Maybe you loved basketball growing up. You thought of pursuing it but soon realized that you were way too short to ever go really far with it. No big deal.
Or you always looked at those beautiful models and thought that it would be a pretty cool job, before you came to the conclusion that you were never meant to be a skin-on-the-bones blond.
What you do love is singing and you definitely want to pursue it. Have you asked yourself if you were physically fit for it, like you would have asked yourself for other jobs? Sure it's an art, but it uses your body so is your body right for it?
Let's take a look at what your vocal folds need to be like for you to have a chance to ever possibly have a full working career as a performer.
- Volume: I don't know why but there are people with small voices and people with big voices. Audiences pay to hear singers. As in, audiences want to be able to hear a singer sing. It seems to me that there is a correlation between how sustained and successful one's career is to how big their voices are. While there are some good secondary roles for medium voices, there are only rarely roles for small voices. Training might help you add a few levels to your basic volume, but if by the end of your bachelor it's still not there, or a year off after that with a different teacher, it might just not be an option for you.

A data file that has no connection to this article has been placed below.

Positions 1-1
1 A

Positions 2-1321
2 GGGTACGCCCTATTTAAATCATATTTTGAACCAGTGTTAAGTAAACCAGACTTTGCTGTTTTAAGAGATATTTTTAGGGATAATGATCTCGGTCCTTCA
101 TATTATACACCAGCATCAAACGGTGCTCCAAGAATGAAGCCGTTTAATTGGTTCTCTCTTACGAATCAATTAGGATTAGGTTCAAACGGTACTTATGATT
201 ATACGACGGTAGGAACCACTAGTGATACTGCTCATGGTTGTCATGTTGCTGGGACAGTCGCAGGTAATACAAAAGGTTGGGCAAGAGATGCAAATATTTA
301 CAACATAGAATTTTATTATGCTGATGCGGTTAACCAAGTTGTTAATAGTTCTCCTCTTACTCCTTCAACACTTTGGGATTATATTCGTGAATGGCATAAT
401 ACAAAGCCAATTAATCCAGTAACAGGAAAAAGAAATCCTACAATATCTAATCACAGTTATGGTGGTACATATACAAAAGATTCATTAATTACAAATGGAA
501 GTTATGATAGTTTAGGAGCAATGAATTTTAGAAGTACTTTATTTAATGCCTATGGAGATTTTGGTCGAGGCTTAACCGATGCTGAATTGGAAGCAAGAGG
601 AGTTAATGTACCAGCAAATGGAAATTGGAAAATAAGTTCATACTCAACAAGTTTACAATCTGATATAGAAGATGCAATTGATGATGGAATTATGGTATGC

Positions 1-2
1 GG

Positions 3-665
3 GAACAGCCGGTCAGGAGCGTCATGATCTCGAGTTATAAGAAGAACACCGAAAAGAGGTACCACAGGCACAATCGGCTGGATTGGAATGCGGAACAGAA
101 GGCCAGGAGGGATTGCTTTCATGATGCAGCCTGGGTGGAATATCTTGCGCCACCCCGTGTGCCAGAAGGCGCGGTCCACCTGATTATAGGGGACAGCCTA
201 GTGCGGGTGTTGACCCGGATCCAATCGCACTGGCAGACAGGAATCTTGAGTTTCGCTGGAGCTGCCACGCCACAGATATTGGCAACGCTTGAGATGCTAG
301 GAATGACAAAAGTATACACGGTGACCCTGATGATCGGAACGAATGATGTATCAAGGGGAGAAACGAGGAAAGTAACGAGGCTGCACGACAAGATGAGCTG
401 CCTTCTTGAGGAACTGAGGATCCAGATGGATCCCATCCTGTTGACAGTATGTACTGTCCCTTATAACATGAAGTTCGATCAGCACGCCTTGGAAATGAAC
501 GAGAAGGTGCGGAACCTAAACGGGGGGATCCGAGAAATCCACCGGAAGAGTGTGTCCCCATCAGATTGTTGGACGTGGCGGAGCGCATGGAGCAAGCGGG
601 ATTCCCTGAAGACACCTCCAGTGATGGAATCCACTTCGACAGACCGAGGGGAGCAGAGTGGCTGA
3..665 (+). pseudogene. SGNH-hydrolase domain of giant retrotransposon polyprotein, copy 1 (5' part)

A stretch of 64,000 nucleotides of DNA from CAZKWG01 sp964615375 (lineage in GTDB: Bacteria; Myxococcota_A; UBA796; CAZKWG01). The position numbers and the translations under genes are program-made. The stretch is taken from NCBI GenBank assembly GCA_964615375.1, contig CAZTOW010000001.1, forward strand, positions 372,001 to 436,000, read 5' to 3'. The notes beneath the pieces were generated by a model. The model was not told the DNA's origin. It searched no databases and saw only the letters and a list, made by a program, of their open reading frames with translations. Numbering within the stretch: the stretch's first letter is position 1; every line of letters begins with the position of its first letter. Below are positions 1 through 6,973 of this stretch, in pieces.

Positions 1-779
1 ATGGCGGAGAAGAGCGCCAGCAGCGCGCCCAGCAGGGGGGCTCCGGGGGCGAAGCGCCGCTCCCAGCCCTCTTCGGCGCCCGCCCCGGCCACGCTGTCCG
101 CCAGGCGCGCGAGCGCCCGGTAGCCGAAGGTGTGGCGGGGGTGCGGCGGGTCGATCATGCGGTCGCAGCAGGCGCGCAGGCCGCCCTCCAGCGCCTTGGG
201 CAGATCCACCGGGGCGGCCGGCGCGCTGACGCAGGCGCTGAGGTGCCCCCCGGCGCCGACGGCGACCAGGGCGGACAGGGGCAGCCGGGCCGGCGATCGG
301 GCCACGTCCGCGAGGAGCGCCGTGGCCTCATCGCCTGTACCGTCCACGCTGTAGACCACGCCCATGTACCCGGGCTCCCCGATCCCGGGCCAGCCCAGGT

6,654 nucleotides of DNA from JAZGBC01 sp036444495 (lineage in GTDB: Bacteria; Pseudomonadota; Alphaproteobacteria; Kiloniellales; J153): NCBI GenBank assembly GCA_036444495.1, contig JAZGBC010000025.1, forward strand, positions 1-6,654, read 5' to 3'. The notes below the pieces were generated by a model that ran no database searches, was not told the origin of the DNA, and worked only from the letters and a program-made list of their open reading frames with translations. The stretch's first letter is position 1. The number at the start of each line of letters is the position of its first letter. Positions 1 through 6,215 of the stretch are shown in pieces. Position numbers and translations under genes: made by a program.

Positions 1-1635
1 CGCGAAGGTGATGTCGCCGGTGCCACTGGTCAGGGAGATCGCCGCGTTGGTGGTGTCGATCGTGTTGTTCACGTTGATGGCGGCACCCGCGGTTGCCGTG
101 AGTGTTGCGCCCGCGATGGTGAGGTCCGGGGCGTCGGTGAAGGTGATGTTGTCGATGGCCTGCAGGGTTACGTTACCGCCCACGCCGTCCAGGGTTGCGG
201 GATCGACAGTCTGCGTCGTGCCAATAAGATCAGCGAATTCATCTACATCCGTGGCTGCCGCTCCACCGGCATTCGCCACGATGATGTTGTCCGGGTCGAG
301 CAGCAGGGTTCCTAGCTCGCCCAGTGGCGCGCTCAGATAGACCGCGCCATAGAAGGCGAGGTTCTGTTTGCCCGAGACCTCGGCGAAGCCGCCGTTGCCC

- Strength: this is the most crucial one because it links to other important qualities a performing artist needs to have, such as consistency. Can your vocal cords hold up when you are sick and tired? Can you sing a lot and still sound like you just started? Do you have stamina? A common belief is that training and good habits will teach you how to strengthen your voice, and while it's true that poor training will make your voice weaker, there is also a very important part of plain physical nature in this topic. While learning new habits might reduce the frequency of your voice breaking, you would need to sustain an amount of hours of practicing, rehearsing and performing at the professional level that would most likely be too high, and that would make for an inconsistent and short career.
- Tessitura: that one comes straight from the Fach system. You have to fall into a clear category in order to be cast. If you don't go low enough to be a bass, and not high enough to be a baritone, singing loud and pretty won't make a difference, you just won't get hired.
Before you spend all your money on a degree that may not bring you a return on your investment, make sure you ask yourself and your trusted entourage if you do have volume, strength and range. Of course other qualities are important to make it as an opera singer: musicality, tone quality, acting abilities, technique, physical type, etc. But those are only considered by employers if they are built on to the basis of volume, strength and tessitura.
I have personal friends who have all that it takes to make it, and yet it is already such a hard career to break into, why try to go there if your body doesn't let you?